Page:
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New research suggests that inbreeding may be a key reason that the Pacific Northwest's endangered population of killer whales has failed to recover despite decades of conservation efforts. The so-called southern resident population of orcas stands at 73 whales.Brian Gisborne/The Associated Press

Endangered Southern Resident killer whales are facing yet another threat to their survival: Their critically small population of just 73 animals means they are becoming increasingly inbred.

A study published this week in the journal Nature Ecology & Evolution analyzed samples collected from about 100 of the whales in the North Pacific. The majority showed signs of inbreeding.

“Inbreeding is a major limiting factor for the growth of the population,” said Michael Ford, senior scientist at the U.S. National Oceanic and Atmospheric Administration (NOAA) and one of the authors of the study. “Nearly all of the Southern Resident killer whales were more inbred than the least inbred Alaskan resident.”

The findings show a correlation between levels of inbreeding and increased mortality rates, as inbred orcas are dying at a younger age and consequently producing fewer offspring.

The Southern Resident killer whale population has been listed as endangered for almost 20 years in both the U.S., under the Endangered Species Act, and Canada, under the Species at Risk Act.

NOAA researchers also sequenced the genomes of 47 other whales from four North Pacific populations, including Alaska residents, Northern Residents, transients (mammal-eating whales) and offshore individuals. The next phase of the study, which will involve Fisheries and Oceans Canada and B.C.’s Raincoast Conservation Foundation, will examine 140 Northern Resident samples. The aim is to provide a comprehensive comparison of the two adjacent whale populations.

“Our study will help the Canadian government with some advice that it needs to decide how to ensure that we don’t run into the same issue with Northern Residents,” said Lance Barrett-Lennard, the senior research scientist with Raincoast.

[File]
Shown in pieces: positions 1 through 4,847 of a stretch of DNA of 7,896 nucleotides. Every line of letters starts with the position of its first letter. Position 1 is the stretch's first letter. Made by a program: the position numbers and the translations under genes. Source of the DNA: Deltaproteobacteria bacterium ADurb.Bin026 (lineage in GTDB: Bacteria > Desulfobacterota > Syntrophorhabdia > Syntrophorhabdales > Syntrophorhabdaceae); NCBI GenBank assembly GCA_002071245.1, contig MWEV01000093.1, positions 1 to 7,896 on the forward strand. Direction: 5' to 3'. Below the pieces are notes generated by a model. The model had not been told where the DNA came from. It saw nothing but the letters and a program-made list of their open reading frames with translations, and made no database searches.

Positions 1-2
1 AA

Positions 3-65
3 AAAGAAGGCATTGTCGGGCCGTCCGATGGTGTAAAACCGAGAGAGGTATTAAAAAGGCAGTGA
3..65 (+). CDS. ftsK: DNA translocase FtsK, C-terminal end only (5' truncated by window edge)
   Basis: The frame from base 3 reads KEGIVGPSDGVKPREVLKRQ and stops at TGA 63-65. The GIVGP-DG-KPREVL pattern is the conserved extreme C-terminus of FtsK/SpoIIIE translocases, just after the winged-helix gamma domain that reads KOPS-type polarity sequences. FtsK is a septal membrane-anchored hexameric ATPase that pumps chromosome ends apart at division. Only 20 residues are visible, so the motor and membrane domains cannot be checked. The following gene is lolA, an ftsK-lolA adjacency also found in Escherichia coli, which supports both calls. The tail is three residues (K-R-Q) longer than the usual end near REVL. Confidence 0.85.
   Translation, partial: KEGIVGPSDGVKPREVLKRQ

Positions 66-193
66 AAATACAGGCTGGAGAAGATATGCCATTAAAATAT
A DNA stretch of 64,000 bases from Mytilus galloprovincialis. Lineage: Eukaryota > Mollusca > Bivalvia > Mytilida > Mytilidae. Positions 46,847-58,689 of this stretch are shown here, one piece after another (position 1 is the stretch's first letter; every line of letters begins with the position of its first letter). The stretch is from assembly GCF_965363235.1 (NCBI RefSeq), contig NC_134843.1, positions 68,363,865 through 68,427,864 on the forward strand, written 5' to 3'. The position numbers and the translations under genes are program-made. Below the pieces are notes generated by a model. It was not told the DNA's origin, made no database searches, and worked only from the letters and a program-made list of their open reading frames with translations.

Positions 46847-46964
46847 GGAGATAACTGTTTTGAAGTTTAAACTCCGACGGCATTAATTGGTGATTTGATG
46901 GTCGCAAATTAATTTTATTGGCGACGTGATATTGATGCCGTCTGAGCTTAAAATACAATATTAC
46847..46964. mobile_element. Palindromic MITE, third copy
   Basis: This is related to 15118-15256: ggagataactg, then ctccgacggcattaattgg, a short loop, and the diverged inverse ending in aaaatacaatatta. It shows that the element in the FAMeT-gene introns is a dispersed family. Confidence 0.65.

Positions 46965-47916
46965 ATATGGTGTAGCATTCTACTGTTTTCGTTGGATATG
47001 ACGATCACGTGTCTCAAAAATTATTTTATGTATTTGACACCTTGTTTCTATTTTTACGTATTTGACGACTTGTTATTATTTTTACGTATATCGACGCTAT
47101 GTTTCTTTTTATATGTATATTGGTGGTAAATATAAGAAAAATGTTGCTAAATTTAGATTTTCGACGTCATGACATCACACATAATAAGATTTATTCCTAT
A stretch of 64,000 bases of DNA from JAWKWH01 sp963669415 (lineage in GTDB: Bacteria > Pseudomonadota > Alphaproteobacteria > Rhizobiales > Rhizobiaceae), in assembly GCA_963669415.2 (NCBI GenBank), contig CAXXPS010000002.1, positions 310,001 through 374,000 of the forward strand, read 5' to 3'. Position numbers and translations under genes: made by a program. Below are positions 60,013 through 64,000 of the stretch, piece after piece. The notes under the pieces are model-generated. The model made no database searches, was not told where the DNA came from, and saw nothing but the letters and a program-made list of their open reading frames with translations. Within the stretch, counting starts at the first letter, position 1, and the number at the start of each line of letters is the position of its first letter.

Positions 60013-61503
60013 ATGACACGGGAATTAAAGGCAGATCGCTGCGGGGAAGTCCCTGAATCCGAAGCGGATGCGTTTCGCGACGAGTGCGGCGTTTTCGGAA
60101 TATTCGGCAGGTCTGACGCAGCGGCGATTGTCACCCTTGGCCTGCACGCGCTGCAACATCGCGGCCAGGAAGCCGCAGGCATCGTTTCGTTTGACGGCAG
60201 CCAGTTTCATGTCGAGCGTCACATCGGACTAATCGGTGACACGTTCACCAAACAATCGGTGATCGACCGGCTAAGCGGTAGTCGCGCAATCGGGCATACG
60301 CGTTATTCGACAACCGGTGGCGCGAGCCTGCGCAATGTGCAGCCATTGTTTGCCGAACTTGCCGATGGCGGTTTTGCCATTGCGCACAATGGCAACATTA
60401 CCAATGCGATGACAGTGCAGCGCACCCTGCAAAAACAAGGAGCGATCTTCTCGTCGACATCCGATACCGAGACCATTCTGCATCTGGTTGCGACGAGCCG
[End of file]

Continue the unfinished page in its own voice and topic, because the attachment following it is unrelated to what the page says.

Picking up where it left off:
Scott Toews, a biologist at Fisheries and Oceans Canada with the marine mammal conservation and physiology research program, will be involved in the second phase of the study and said the currently published research did not take into account environmental factors.

“If the Northern Residents show very similar levels of inbreeding, which some limited data suggests is a possibility, then we know that their genetics isn’t their destiny and that the environment they live in is important to their potential future as a population,” he said.

Unlike other populations in the North Pacific, the Southern Resident population has failed to grow consistently, despite several legislated protections. A demographic simulation included in the study suggests that if the inbreeding is addressed, the animals’ numbers would likely grow.

But this may be difficult, given their behaviour patterns.

“Killer whales travel in pods within their matrilineal lines, and individuals do not disperse into other populations,” said Marty Kardos, a research geneticist at the NOAA’s Northwest Fisheries Science Center and one of the researchers involved in the study.

“When a Southern Resident calf is born, it’s very unlikely for that individual to go to another population. The different populations don’t really interact with each other. So that’s why we have this really small population size. And any population that is this small for several generations will eventually experience some inbreeding or mating between close relatives,” Dr. Kardos said.

This underlying behaviour paired with historically low numbers has had serious implications.

“We’ve seen a gradual decline of the population since the late nineties. But going back further, the population has been essentially flat for the last 50 years,” said Eric Ward, an NOAA statistician and yet another researcher involved in the study.

The late 1990s were a period of nutritional stress for Northeast Pacific killer whales, due to reduced prey availability. Southern Resident killer whales feed on salmon almost exclusively, and there is evidence the chinook population has been in decline.

Efforts to increase the population, such as artificial insemination and breeding across populations, are not effective solutions, Dr. Kardos said.

“We don’t think inseminating an adult female killer whale with sperm from a male whale from another population is a viable option due to the difficulties in safely capturing killer whales and doing it at the right time. It’s also unlikely that it would actually work because the survival of really young killer whales is so low to begin with,” he said.

He said it will take a major emigration event to break the inbreeding cycle.